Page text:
There was a devastating smallpox epidemic in Chile in 1872 and 1873. Émile and Marie Guy brought all four of their children back to Paris, where Alice was born. In her autobiography, Alice refers to this as her mother's attempt to make sure "her fifth child should be truly French". Her father returned to Chile soon after her birth, and her mother followed a few months later. Alice was entrusted to her grandmother in Carouge, Switzerland. At the age of three or four, Alice's mother returned from Chile and took Alice back to South America.

At the age of six, Alice was taken back to France by her father to attend school at Veyrier known as the Faithful Companions of Jesus on the French side of the Swiss border in Veyrier, France. Alice and her sister Louise were moved to a convent in Ferney a few years later and then brought back to Paris.

Alice's father died on 5 January 1891 of unknown causes. Following his death, Alice's mother got a job with Mutualité maternelle which was founded on 20 May 1891. Alice's mother was unable to keep that job and thereafter Alice trained as a typist and stenographer, a new field at the time, to support herself and her mother. She landed her first stenography-typist job at a varnish factory. In March 1894, she began working at the 'Comptoir général de la photographie' owned by Félix-Max Richard. Léon Gaumont later took over and headed the company.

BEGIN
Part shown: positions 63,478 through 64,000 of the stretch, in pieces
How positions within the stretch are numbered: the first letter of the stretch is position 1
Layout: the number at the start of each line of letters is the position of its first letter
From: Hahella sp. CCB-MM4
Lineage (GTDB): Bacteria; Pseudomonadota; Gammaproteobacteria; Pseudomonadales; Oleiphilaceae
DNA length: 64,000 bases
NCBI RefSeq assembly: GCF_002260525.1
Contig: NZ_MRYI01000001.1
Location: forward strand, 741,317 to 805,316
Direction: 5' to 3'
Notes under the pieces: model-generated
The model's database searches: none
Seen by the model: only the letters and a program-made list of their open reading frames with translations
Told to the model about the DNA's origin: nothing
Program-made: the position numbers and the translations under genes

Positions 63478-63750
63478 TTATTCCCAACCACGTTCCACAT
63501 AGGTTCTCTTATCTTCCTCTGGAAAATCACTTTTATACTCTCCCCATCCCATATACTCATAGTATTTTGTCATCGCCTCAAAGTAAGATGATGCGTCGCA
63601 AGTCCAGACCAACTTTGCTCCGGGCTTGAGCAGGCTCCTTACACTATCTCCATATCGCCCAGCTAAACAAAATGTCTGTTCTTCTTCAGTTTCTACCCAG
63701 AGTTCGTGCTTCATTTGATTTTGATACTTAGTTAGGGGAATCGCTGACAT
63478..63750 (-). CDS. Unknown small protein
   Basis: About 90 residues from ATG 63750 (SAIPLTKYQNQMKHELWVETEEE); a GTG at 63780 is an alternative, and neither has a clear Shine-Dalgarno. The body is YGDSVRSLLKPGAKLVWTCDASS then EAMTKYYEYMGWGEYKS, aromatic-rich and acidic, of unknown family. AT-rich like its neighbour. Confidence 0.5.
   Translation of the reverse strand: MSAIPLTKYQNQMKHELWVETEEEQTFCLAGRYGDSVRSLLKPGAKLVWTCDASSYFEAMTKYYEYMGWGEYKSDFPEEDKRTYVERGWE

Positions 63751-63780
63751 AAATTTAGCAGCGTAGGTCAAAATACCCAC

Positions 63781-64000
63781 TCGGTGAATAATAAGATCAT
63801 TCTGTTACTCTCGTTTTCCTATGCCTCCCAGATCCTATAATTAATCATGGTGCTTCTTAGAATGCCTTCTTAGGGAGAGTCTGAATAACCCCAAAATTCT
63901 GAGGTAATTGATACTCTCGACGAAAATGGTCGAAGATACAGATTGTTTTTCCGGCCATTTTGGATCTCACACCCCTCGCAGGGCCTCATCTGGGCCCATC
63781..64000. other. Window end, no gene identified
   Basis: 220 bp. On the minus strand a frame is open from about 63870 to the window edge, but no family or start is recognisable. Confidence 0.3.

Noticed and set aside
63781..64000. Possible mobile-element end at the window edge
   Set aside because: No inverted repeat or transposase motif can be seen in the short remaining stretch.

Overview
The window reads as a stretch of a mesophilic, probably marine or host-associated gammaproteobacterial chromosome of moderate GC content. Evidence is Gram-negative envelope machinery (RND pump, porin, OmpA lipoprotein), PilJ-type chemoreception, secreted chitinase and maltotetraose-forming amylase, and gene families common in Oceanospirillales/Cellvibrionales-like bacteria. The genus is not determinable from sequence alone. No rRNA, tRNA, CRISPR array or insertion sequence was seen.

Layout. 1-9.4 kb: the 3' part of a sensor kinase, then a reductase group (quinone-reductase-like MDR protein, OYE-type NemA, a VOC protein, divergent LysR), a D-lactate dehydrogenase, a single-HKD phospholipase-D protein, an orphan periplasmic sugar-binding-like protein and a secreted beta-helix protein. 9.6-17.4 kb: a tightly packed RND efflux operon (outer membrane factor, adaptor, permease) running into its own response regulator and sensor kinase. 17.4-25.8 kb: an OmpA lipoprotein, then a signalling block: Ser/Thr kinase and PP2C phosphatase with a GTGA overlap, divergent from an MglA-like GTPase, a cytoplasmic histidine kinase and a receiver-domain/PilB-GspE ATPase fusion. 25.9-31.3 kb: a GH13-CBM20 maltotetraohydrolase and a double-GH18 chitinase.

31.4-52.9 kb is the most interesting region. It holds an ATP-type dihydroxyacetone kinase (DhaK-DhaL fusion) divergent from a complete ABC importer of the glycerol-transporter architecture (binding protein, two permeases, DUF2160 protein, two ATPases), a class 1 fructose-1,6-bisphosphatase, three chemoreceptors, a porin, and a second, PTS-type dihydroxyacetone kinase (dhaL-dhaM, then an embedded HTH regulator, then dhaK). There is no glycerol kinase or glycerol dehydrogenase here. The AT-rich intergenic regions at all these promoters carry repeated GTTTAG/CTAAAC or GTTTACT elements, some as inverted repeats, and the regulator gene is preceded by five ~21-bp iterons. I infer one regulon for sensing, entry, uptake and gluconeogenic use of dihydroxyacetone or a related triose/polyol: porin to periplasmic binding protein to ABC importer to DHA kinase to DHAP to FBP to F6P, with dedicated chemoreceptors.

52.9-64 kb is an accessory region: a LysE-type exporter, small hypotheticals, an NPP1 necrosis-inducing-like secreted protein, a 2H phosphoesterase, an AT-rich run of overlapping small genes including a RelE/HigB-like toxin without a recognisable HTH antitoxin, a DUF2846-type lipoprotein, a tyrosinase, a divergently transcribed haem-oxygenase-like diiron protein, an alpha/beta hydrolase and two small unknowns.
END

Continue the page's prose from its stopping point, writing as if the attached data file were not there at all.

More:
Gaumont, France

In 1894, Alice Guy was hired by Félix-Max Richard to work as a secretary for a camera manufacturing and photography supply company. The company changed hands in 1895 due to a court decision against Félix-Max Richard, who sold the company to four men: Gustave Eiffel, Joseph Vallot, Alfred Besnier, and Léon Gaumont. Gustave Eiffel was president of the company, and Léon Gaumont, thirty years Eiffel's junior, was the manager. The company was named after Gaumont because Eiffel was the subject of a national scandal regarding the Panama Canal. L. Gaumont et Cie became a major force in the fledgling motion-picture industry in France. Alice continued to work at Gaumont et Cie, a decision that led to a pioneering career in filmmaking that spanned more than 25 years and involved her directing, producing, writing and/or overseeing more than 700 films.